Spatially Representing Vulnerability to Extreme Rain Events Using Midwestern Farmers’ Objective and Perceived Attributes of Adaptive Capacity
Arbuckle, J. Gordon
Arbuckle, J. Gordon
Potential climate‐change‐related impacts to agriculture in the upper Midwest pose serious economic and ecological risks to the U.S. and the global economy. On a local level, farmers are at the forefront of responding to the impacts of climate change. Hence, it is important to understand how farmers and their farm operations may be more or less vulnerable to changes in the climate. A vulnerability index is a tool commonly used by researchers and practitioners to represent the geographical distribution of vulnerability in response to global change. Most vulnerability assessments measure objective adaptive capacity using secondary data collected by governmental agencies. However, other scholarship on human behavior has noted that sociocultural and cognitive factors, such as risk perceptions and perceived capacity, are consequential for modulating people's actual vulnerability. Thus, traditional assessments can potentially overlook people's subjective perceptions of changes in climate and extreme weather events and the extent to which people feel prepared to take necessary steps to cope with and respond to the negative effects of climate change. This article addresses this knowledge gap by: (1) incorporating perceived adaptive capacity into a vulnerability assessment; (2) using spatial smoothing to aggregate individual‐level vulnerabilities to the county level; and (3) evaluating the relationships among different dimensions of adaptive capacity to examine whether perceived capacity should be integrated into vulnerability assessments. The result suggests that vulnerability assessments that rely only on objective measures might miss important sociocognitive dimensions of capacity. Vulnerability indices and maps presented in this article can inform engagement strategies for improving environmental sustainability in the region.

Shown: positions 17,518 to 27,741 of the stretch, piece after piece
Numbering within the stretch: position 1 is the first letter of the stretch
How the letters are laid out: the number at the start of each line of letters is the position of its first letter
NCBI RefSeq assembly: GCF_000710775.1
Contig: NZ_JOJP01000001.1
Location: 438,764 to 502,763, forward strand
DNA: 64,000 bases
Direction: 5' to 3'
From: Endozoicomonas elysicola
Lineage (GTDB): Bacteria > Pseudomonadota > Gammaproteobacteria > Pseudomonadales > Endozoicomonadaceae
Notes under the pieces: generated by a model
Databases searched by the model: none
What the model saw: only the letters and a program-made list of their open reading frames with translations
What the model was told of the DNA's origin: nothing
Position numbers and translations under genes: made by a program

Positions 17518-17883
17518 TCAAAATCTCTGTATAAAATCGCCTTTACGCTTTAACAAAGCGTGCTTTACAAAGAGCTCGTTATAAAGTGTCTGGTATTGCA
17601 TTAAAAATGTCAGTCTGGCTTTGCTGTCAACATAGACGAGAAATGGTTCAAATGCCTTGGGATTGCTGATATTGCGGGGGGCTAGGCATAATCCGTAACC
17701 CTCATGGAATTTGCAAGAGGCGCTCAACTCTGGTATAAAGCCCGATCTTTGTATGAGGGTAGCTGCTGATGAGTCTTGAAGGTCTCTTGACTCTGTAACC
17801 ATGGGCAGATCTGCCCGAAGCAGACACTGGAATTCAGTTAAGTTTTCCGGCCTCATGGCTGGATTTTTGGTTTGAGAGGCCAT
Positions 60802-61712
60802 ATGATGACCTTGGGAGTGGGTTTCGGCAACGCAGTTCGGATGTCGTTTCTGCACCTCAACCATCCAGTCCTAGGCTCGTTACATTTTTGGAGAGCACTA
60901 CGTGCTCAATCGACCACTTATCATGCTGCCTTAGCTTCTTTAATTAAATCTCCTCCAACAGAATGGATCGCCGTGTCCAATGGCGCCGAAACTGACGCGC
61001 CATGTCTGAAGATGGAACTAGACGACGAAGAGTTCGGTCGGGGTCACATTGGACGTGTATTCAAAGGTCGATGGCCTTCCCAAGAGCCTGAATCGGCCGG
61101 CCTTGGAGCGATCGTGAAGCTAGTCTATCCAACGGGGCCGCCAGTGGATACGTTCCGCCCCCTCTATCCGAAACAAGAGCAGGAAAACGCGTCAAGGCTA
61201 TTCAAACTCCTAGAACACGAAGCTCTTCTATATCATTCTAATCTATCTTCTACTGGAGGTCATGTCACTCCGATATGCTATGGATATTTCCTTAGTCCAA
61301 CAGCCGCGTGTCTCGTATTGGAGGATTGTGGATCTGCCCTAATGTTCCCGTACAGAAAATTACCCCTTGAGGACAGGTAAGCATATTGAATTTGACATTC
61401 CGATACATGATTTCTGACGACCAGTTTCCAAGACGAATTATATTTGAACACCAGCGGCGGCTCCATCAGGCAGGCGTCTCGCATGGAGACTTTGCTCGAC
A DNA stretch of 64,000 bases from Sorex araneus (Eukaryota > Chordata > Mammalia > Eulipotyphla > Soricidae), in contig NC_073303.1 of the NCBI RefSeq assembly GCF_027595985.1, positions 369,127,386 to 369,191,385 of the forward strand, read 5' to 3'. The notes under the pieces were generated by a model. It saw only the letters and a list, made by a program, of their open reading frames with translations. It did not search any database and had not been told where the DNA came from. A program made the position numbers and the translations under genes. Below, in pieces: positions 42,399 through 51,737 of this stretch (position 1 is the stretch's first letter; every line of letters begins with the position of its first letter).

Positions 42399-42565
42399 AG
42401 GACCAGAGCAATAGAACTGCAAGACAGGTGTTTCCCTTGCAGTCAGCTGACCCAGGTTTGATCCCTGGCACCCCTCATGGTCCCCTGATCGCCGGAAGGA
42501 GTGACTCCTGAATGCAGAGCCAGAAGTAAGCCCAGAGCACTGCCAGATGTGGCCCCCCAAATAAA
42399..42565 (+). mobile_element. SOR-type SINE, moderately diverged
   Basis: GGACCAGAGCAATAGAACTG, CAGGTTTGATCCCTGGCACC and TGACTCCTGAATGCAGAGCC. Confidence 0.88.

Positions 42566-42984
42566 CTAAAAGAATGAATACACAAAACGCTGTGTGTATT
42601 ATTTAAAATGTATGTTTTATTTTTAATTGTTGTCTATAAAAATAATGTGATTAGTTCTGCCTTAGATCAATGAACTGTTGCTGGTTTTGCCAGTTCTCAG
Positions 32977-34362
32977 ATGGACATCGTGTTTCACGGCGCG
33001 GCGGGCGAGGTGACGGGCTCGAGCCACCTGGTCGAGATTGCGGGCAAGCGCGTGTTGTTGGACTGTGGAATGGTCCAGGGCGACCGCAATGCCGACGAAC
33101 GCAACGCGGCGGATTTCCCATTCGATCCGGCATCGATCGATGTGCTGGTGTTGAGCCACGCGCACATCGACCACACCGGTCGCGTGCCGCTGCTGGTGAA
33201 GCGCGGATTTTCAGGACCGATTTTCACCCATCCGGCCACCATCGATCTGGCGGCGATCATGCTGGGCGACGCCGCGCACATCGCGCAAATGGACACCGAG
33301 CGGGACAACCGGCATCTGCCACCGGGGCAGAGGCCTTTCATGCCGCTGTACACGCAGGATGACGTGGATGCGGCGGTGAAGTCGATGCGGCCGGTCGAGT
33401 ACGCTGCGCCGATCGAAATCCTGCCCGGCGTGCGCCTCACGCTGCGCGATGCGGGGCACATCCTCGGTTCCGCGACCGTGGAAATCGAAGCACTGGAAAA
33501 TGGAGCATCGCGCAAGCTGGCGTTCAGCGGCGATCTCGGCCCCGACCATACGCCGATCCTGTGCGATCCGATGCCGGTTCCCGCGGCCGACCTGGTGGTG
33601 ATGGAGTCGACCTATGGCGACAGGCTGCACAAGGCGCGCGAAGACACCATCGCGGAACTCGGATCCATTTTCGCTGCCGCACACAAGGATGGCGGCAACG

This is the peer reviewed version of the following article: Gardezi, Maaz, and J. Gordon Arbuckle Jr. "Spatially representing vulnerability to extreme rain events using midwestern farmers’ objective and perceived attributes of adaptive capacity." Risk Analysis 39, no. 1 (2019): 17-34, which has been published in final form at DOI: 10.1111/risa.12943. This article may be used for non-commercial purposes in accordance with Wiley Terms and Conditions for Use of Self-Archived Versions.